Change search
CiteExportLink to record
Permanent link

Direct link
Cite
Citation style
  • apa
  • ieee
  • modern-language-association-8th-edition
  • vancouver
  • Other style
More styles
Language
  • de-DE
  • en-GB
  • en-US
  • fi-FI
  • nn-NO
  • nn-NB
  • sv-SE
  • Other locale
More languages
Output format
  • html
  • text
  • asciidoc
  • rtf
Evidence that genes involved in hedgehog signaling are associated with both bipolar disorder and high BMI
Uppsala University, Disciplinary Domain of Medicine and Pharmacy, Faculty of Medicine, Department of Neuroscience, Schiöth: Functional Pharmacology. Univ Cagliari, Dept Biomed Sci, Sect Neurosci & Clin Pharmacol, Cagliari, Italy.ORCID iD: 0000-0002-9151-4319
Uppsala University, Disciplinary Domain of Medicine and Pharmacy, Faculty of Medicine, Department of Neuroscience, Schiöth: Functional Pharmacology.
Uppsala University, Disciplinary Domain of Medicine and Pharmacy, Faculty of Medicine, Department of Neuroscience, Schiöth: Functional Pharmacology.
Uppsala University, Disciplinary Domain of Medicine and Pharmacy, Faculty of Medicine, Department of Neuroscience, Schiöth: Functional Pharmacology.ORCID iD: 0000-0002-7514-4493
Show others and affiliations
2019 (English)In: Translational Psychiatry, ISSN 2158-3188, E-ISSN 2158-3188, Vol. 9, article id 315Article in journal (Refereed) Published
Abstract [en]

Patients with bipolar disorder (BD) show higher frequency of obesity and type 2 diabetes (T2D), but the underlying genetic determinants and molecular pathways are not well studied. Using large publicly available datasets, we (1) conducted a gene-based analysis using MAGMA to identify genes associated with BD and body mass index (BMI) or T2D and investigated their functional enrichment; and (2) performed two meta-analyses between BD and BMI, as well as BD and T2D using Metasoft. Target druggability was assessed using the Drug Gene Interaction Database (DGIdb). We identified 518 and 390 genes significantly associated with BD and BMI or BD and T2D, respectively. A total of 52 and 12 genes, respectively, were significant after multiple testing correction. Pathway analyses conducted on nominally significant targets showed that genes associated with BD and BMI were enriched for the Neuronal cell body Gene Ontology (GO) term (p = 1.0E-04; false discovery rate (FDR) = 0.025) and different pathways, including the Signaling by Hedgehog pathway (p = 4.8E -05, FDR = 0.02), while genes associated with BD and T2D showed no specific enrichment. The meta-analysis between BD and BMI identified 64 relevant single nucleotide polymorphisms (SNPs). While the majority of these were located in intergenic regions or in a locus on chromosome 16 near and in the NPIPL1 and SH2B1 genes (best SNP: rs4788101, p = 2.1E-24), five were located in the ETV5 gene (best SNP: rs1516725, p= 1E-24), which was previously associated with both BD and obesity, and one in the RPGRIP1L gene (rs1477199, p = 5.7E-09), which was also included in the Signaling by Hedgehog pathway. The meta-analysis between BD and T2D identified six significant SNPs, three of which were located in ALAS1 (best SNP: rs352165, p = 3.4E-08). Thirteen SNPs associated with BD and BMI, and one with BD and T2D, were located in genes which are part of the druggable genome. Our results support the hypothesis of shared genetic determinants between BD and BMI and point to genes involved in Hedgehog signaling as promising targets.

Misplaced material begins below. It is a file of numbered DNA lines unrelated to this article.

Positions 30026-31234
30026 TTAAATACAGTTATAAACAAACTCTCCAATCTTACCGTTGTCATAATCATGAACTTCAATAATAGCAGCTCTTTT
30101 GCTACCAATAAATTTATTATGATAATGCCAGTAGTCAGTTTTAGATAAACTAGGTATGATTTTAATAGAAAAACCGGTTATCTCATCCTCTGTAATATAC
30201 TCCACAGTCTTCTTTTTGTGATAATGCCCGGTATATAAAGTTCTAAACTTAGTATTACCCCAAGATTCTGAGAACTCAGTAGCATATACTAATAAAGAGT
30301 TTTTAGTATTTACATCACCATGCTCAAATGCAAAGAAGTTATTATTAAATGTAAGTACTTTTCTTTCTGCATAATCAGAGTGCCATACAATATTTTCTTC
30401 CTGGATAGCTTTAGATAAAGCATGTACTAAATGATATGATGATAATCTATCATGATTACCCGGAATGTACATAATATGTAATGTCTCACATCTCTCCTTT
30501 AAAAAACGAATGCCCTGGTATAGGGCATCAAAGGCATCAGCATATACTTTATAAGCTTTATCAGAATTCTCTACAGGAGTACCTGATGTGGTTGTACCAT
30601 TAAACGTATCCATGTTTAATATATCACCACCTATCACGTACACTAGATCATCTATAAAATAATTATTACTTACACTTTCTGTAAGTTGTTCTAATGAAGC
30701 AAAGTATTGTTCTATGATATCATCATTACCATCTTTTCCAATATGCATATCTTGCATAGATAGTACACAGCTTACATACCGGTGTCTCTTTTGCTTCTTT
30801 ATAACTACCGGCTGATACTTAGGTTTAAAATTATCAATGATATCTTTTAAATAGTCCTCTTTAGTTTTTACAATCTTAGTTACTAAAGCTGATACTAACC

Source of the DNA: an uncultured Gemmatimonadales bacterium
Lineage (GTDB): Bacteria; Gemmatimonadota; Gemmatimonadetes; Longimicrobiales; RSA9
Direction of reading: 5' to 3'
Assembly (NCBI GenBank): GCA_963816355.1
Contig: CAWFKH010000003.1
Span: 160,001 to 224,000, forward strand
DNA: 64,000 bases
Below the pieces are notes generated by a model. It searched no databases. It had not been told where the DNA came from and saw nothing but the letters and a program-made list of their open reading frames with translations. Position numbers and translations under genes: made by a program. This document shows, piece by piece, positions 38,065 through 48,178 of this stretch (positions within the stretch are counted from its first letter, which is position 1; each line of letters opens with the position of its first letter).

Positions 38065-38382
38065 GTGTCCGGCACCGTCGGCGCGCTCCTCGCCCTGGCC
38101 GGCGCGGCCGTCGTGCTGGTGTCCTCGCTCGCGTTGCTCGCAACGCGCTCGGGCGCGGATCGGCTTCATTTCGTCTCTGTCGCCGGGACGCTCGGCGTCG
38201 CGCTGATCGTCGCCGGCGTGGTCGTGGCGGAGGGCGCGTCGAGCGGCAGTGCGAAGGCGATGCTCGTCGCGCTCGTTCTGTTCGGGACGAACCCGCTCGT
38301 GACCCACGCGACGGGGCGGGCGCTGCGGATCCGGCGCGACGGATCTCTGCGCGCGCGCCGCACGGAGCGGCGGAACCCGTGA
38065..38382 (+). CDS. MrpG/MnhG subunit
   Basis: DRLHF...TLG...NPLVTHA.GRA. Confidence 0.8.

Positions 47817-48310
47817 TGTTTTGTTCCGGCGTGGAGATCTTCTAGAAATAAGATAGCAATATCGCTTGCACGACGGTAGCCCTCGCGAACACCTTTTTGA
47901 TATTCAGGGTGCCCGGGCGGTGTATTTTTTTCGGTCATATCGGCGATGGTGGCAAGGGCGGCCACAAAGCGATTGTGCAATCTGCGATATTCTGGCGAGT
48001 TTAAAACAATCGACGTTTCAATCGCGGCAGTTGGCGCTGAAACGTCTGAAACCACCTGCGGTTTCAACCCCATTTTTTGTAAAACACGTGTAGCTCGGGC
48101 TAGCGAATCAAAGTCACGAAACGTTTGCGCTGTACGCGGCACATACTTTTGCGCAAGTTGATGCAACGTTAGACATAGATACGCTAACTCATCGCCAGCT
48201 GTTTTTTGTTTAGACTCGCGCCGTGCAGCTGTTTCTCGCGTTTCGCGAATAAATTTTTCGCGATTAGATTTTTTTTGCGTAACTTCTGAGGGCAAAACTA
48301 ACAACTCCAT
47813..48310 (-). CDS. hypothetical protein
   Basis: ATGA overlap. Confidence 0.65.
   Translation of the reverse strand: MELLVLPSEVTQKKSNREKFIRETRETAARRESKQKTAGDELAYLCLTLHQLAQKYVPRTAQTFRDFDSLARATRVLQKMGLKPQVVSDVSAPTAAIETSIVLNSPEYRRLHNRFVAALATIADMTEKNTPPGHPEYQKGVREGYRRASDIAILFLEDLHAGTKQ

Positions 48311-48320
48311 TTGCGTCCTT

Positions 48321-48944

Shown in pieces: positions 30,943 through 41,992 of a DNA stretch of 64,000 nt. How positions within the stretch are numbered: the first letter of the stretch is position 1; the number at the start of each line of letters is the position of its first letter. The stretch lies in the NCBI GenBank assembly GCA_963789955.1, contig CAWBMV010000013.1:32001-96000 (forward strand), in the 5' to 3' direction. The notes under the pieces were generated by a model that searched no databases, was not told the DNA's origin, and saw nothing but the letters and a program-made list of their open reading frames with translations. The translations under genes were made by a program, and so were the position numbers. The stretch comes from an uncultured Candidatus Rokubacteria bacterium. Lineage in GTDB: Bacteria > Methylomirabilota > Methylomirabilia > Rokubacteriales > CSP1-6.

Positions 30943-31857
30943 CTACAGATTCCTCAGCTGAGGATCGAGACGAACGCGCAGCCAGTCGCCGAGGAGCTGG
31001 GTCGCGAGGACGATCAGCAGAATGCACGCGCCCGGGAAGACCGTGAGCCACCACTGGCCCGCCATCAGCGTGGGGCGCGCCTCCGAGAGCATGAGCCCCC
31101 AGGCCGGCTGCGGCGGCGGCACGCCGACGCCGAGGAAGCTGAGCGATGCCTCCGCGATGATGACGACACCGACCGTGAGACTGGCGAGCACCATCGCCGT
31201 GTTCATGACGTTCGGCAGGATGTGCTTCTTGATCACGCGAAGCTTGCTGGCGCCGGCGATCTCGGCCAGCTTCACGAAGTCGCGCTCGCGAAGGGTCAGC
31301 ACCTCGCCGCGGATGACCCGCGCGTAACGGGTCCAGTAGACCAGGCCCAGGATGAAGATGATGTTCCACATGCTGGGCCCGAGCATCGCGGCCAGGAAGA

Place, publisher, year, edition, pages
NATURE PUBLISHING GROUP , 2019. Vol. 9, article id 315
National Category
Genetics Medical Genetics
Identifiers
URN: urn:nbn:se:uu:diva-398436DOI: 10.1038/s41398-019-0652-xISI: 000497959300002PubMedID: 31754094OAI: oai:DiVA.org:uu-398436DiVA, id: diva2:1375777
Funder
Swedish Research CouncilThe Swedish Brain FoundationAvailable from: 2019-12-06 Created: 2019-12-06 Last updated: 2020-01-09Bibliographically approved

Open Access in DiVA

fulltext(918 kB)27 downloads
File information
File name FULLTEXT01.pdfFile size 918 kBChecksum SHA-512
022d4e1d8368861acf1fafa57f50374205644b8b64913aa7afc1e523b1ac0cdb7ae9c2fb4b0c23eee4cd4d320b2518d73d1130389e489c1938738468fcb2488e
Type fulltextMimetype application/pdf

Other links

Publisher's full textPubMed

Search in DiVA

By author/editor
Pisanu, ClaudiaWilliams, Michael J.Ciuculete, Diana-MariaOlivo, GaiaSchiöth, Helgi B.
By organisation
Schiöth: Functional Pharmacology
In the same journal
Translational Psychiatry
GeneticsMedical Genetics

Search outside of DiVA

GoogleGoogle Scholar
Total: 27 downloads
The number of downloads is the sum of all downloads of full texts. It may include eg previous versions that are now no longer available

doi
pubmed
urn-nbn

Altmetric score

doi
pubmed
urn-nbn
Total: 30 hits
CiteExportLink to record
Permanent link

Direct link
Cite
Citation style
  • apa
  • ieee
  • modern-language-association-8th-edition
  • vancouver
  • Other style
More styles
Language
  • de-DE
  • en-GB
  • en-US
  • fi-FI
  • nn-NO
  • nn-NB
  • sv-SE
  • Other locale
More languages
Output format
  • html
  • text
  • asciidoc
  • rtf